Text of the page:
Laughter 5. Bullies

Long discussion of my High School and the relation between wit and meanness.

I was much funnier in High School than before or after.  In Middle School I was funny, but not impressive.  Since High School I feel surprised whenever I remember that my English teacher predicted a great future in satire.  I haven’t even thought much about humor since High School.  I haven’t watched comedies or tried to be funny.

After attending a public Middle School I applied to a private school called Catlin Gabel.  Because I was new, and awful at Soccer, and a freshman, I was constantly bullied.  In a theater class I realized that everybody liked the funny kids, that they were the most popular.  I bet that’s not the case in every school.  Perhaps it had something to do with our demographics, and the fact that we had no football team.  But I was publicly mocked probably every day of my first two years in High School.  I started watching comedies, training–I watched the first 10 seasons of South Park, all of Family Guy, much of Adult Swim, Futurama, Simpsons.  When I realized that references were often quite funny, especially when unexpected, I delved deep into culture, consuming comic books, watching every famous film, and browsing Wikipedia.  Thus armed, I began to experiment with different comic styles.  With bullies jokes happen fast–that’s their main tactic, to bewilder you and keep you from responding.  In fairness to bullies, though, they relish it when you do respond.  That’s what I started trying.  It was constantly dangerous, since to some extent the bullies could guarantee themselves laughter and treat my jokes like duds (or better, occasions for mockery.)  But they could be made to laugh.  My strategies weren’t always good–as my English teacher pointed out, many of my jokes were mean, bullyish, or irresponsible–but what I want to emphasize here is that the audience was not guaranteed for me, and that every day was extremely challenging.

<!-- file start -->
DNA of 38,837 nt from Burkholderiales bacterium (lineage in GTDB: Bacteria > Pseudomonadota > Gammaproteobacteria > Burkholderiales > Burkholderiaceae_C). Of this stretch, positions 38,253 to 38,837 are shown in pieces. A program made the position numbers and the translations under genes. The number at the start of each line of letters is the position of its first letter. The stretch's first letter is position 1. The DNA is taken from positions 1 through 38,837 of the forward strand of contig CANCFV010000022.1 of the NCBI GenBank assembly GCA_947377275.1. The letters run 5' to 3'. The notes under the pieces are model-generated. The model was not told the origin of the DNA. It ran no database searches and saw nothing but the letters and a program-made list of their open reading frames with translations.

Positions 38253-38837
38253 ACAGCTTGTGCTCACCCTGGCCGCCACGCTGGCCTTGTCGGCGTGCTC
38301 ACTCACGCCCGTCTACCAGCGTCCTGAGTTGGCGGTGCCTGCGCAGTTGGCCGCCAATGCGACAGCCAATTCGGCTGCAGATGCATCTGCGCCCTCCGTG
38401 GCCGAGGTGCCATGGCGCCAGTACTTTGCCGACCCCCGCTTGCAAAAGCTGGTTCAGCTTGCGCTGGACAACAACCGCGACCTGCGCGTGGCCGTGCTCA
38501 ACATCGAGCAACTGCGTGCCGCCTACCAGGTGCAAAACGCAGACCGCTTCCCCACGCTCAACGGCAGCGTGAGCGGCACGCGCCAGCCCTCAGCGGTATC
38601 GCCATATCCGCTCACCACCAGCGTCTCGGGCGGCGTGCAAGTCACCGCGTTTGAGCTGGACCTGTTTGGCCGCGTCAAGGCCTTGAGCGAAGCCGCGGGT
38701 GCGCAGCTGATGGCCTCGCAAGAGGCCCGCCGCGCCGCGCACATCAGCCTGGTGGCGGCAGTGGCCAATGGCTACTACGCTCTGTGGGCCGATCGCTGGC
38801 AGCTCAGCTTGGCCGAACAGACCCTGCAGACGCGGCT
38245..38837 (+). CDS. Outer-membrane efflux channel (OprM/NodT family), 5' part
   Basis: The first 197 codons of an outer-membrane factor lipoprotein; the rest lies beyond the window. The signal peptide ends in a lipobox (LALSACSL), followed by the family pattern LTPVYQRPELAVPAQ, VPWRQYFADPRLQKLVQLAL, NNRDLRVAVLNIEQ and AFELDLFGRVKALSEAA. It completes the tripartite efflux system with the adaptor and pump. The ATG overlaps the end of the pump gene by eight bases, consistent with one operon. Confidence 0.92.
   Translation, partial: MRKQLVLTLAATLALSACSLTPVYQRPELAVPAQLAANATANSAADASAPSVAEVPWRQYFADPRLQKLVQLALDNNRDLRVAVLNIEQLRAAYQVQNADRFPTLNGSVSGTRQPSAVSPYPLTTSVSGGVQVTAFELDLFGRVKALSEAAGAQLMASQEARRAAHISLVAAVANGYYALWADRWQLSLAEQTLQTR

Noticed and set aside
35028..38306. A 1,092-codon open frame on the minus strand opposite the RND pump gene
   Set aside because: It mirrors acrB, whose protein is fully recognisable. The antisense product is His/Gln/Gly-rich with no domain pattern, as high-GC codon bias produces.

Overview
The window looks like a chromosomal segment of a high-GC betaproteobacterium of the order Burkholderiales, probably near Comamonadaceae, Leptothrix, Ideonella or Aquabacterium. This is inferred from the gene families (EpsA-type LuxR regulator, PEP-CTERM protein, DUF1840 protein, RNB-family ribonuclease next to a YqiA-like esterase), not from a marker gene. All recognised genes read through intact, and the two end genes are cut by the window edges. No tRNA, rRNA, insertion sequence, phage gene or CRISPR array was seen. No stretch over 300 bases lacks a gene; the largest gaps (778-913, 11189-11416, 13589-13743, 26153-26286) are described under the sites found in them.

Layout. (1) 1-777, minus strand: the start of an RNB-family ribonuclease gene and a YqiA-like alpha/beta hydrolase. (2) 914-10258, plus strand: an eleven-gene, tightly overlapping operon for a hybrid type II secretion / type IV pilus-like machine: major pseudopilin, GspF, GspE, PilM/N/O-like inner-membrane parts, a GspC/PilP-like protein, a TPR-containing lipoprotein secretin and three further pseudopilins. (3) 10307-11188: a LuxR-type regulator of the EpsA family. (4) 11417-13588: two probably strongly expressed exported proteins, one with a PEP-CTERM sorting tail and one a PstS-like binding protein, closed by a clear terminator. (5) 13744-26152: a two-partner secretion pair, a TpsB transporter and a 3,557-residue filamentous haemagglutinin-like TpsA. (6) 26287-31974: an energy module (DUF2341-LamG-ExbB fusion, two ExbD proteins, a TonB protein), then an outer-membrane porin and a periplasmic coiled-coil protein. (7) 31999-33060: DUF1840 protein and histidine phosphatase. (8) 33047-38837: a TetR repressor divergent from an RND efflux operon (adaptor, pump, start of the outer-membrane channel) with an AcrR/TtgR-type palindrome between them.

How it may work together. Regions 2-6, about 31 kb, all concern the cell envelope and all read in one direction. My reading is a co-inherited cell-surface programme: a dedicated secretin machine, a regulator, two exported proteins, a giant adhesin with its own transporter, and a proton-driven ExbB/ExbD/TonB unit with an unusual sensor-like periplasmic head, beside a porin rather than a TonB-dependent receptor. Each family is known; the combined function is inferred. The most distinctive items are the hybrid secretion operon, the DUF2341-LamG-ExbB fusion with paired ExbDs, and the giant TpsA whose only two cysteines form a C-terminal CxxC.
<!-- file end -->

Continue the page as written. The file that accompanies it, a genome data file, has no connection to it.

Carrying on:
At UChicago very few people have dared or been so rude as to mock me in public.  Either people aren’t aggressive that way, or they respect me.  I think this is the main reason why I am no longer funny.  By that I mean, I no longer find myself funny.  My jokes, except when cute or random, are stale.  My writing is serious.  When somebody is mean to me these days I ignore them.  It wouldn’t even occur me to try a comeback.  The world is big enough that I don’t have to confront anybody.  When later I come up with a good comeback, I think, well, no big deal, they were being mean and I was being nice.  Bullshit!  I’ve let myself atrophy, and worse, I’ve let myself devalue what once I was so proud of, simply because I no longer measure up.  And with the worst kind of excuse: moral indignation at strength!

I don’t wish for the bullies of high school, since their jokes were mostly stupid, and I would find them stupid even today.  But nothing about being bullies forced them to be stupid; their kind of conflict would be just as beautiful and devastating if every joke revealed a truth.

So, what if talk became dangerous again?

The first answer, that we have to be prepared for, runs: Many would suffer.


One Response to “Laughter 5. Bullies”

  1. […] 2) Directions: “Wilfredo’s fifth post on laughter is here.” […]

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